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Visiting Mission San Juan Capistrano: A Historic Site in San Antonio, TX

I live in Houston and have worked as a nurse. I have a lifelong passion for traveling, nature, and photography (preferably all together!).

Mission San Juan Capistrano in San Antonio, Texas

Mission San Juan Capistrano in San Antonio, Texas

History of Mission San Juan Capistrano

This mission has become a part of the San Antonio Missions National Historical Park. Converting native Americans to Christianity was the focus of mission settlements.

Originally founded in eastern Texas in 1716, Mission San Juan was relocated to its current location in San Antonio in 1731. Like most other mission communities in the area, the people living in the Mission San Juan Capistrano pretty much became self-sustaining. Residents made their tools and clothing. Being near a branch of the San Antonio River, hand-dug canals helped to irrigate the fields. Crops were grown on site, and cattle raising took place outside of the defensive walls.

By 1756, there was a stone church, granary, and other buildings. But at some point, it was abandoned and did not prosper long term as many of the other missions did. Raiding tribes and disease may have been partially responsible for its failure.

In the 1930s, the WPA started some restoration, and more rehab by the archdiocese took place in the 1960s. Parts of the mission have been restored, and other portions have been unearthed and are in a rustic state. The main focal point of this mission exterior is the three-arched bell tower. Ongoing funding for restorations takes place for this mission even today.

The Mission Today

The church still serves as part of an active parish. Currently, during COVID-19, the masses are held outdoors and with social distancing rules in place.

A paved 0.3 mile Yanaguana Trail is near this mission and runs along the San Antonio River. It is a perfect way to enjoy some shaded and tranquil scenery while visiting there. You might also like to see the farm at the mission. The food raised there helps to furnish the San Antonio food bank.

Touring the Missions National Historic Park

The four missions which make up the San Antonio Missions National Historical Park and also a UNESCO World Heritage Site are the following: Mission Concepción, Mission San José, Mission San Juan Capistrano, and Mission San Francisco de la Espada.

While those names might be unfamiliar, most people know about the Alamo. The Alamo, also a mission, is in downtown San Antonio. Surrounded by commercial buildings, it is not a part of this national historical park but certainly has a distinct history all its own.

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It is fun to take the missions tour when in San Antonio, and it can easily take place during part of one day by just following a map to the various sites. My husband and I have taken these self-guided tours several times.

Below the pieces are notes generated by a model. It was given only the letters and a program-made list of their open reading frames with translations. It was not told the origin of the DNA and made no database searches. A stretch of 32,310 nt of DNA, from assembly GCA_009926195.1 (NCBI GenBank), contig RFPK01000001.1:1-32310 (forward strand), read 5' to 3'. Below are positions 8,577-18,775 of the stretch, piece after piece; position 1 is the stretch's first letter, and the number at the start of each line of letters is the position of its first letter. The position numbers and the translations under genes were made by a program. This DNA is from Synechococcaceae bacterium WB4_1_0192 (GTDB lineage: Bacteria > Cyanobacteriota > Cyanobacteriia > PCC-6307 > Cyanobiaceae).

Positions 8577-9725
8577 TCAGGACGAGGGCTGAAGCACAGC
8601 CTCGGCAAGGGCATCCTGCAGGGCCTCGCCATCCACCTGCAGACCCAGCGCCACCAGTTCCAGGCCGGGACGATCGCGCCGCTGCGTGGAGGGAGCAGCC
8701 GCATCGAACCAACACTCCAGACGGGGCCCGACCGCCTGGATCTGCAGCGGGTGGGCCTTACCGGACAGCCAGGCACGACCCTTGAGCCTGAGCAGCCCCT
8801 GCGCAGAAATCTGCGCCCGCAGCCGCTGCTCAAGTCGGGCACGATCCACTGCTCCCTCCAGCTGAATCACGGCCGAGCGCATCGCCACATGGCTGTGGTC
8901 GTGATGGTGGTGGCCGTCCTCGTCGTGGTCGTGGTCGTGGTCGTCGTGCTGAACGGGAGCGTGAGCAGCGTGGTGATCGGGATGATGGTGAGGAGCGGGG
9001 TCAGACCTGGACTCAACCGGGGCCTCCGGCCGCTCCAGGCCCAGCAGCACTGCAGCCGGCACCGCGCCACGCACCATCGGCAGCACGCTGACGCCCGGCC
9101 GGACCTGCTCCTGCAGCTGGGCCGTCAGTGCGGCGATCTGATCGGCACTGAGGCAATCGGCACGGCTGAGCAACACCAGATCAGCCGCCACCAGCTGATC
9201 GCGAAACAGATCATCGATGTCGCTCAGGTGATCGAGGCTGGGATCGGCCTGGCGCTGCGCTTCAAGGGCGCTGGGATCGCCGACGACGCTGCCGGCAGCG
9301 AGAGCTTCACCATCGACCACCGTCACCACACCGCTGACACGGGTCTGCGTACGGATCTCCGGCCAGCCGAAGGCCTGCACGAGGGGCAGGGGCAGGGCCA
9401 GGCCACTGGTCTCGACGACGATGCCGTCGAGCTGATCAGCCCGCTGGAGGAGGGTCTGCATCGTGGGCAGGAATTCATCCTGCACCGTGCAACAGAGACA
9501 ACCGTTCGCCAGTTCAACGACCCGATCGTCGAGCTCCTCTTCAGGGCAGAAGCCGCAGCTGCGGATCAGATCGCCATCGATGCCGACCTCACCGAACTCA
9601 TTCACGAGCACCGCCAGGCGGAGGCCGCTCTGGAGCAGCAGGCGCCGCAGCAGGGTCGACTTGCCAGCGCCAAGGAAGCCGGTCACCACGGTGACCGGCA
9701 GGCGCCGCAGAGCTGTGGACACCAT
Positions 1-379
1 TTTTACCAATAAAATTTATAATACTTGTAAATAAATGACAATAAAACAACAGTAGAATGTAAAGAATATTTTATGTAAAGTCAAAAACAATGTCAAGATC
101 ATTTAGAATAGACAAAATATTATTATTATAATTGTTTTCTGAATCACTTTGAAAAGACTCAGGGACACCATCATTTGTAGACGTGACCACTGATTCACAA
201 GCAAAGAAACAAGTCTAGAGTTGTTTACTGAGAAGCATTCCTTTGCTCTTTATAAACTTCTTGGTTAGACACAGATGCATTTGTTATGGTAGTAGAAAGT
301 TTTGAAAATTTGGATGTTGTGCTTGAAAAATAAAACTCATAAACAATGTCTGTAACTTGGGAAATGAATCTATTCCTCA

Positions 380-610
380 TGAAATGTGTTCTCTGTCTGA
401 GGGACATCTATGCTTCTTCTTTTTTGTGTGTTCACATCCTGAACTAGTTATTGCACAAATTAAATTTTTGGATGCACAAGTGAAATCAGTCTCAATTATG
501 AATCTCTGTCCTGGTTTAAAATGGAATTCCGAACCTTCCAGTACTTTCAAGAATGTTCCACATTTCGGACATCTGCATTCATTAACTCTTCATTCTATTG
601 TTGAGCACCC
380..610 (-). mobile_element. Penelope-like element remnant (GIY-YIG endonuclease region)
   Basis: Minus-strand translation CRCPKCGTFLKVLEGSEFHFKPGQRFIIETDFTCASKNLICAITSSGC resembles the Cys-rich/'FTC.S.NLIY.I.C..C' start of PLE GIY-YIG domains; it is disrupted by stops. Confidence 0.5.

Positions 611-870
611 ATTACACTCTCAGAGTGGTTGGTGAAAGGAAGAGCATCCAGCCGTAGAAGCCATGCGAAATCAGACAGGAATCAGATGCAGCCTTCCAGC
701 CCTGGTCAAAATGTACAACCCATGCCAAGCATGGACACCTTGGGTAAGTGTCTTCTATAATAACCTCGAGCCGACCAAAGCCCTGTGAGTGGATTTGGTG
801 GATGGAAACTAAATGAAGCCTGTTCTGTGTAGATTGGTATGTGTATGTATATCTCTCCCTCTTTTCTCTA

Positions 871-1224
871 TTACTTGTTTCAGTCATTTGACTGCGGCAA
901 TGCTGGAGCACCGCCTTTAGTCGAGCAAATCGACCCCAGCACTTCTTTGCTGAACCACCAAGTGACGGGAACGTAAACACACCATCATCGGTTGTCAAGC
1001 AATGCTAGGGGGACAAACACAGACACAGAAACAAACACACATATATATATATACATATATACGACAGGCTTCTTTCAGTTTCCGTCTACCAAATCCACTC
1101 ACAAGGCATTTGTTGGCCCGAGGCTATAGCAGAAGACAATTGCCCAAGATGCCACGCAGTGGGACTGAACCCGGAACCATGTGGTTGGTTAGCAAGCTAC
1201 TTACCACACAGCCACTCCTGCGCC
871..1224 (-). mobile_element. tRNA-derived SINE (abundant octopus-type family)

Be sure and take sunglasses, some good walking shoes, and suntan lotion as well as water if visiting this and the other missions in the heat of the summer. Temperatures can get sizzling, so be forewarned.

In the video below, you can see the four missions with some undeveloped land surrounding them. It will also illustrate why you want some good walking shoes when visiting them.

Painting of Saint John of Capistrano

Painting of Saint John of Capistrano

Saint John of Capistrano

Don't confuse the Mission San Juan Capistrano in San Antonio with the famous one in southern California. They do, however, bear the same name. Capestrano is a small town in the Abruzzo region of Italy. The location is approximately in the center of the country.

Both missions' namesake was a Franciscan Catholic priest who came from Italy. The soldier priest later became St. John of Capistrano after being canonized.

His life took him in many directions. From his law studies to being a Governor of Perugia to becoming a prisoner, his life took a significant turn. When he became a Franciscan friar in 1425, he started attracting large crowds of people when he would preach. He spoke and wrote against heresy regarding Catholic church beliefs. Anti-Jewish sentiments of his caused the death and expulsion of Jews from many regions.

Amazingly, this priest was still leading a Crusade at age 70, which was a ripe old age for that date in time. Saint John of Capistrano died of bubonic plague in 1456. He is now known as the patron saint of military chaplains and jurists.

You can read much more about him in the source link at the bottom of this page.

Sources

This content is accurate and true to the best of the author’s knowledge and is not meant to substitute for formal and individualized advice from a qualified professional.

© 2020 Peggy Woods

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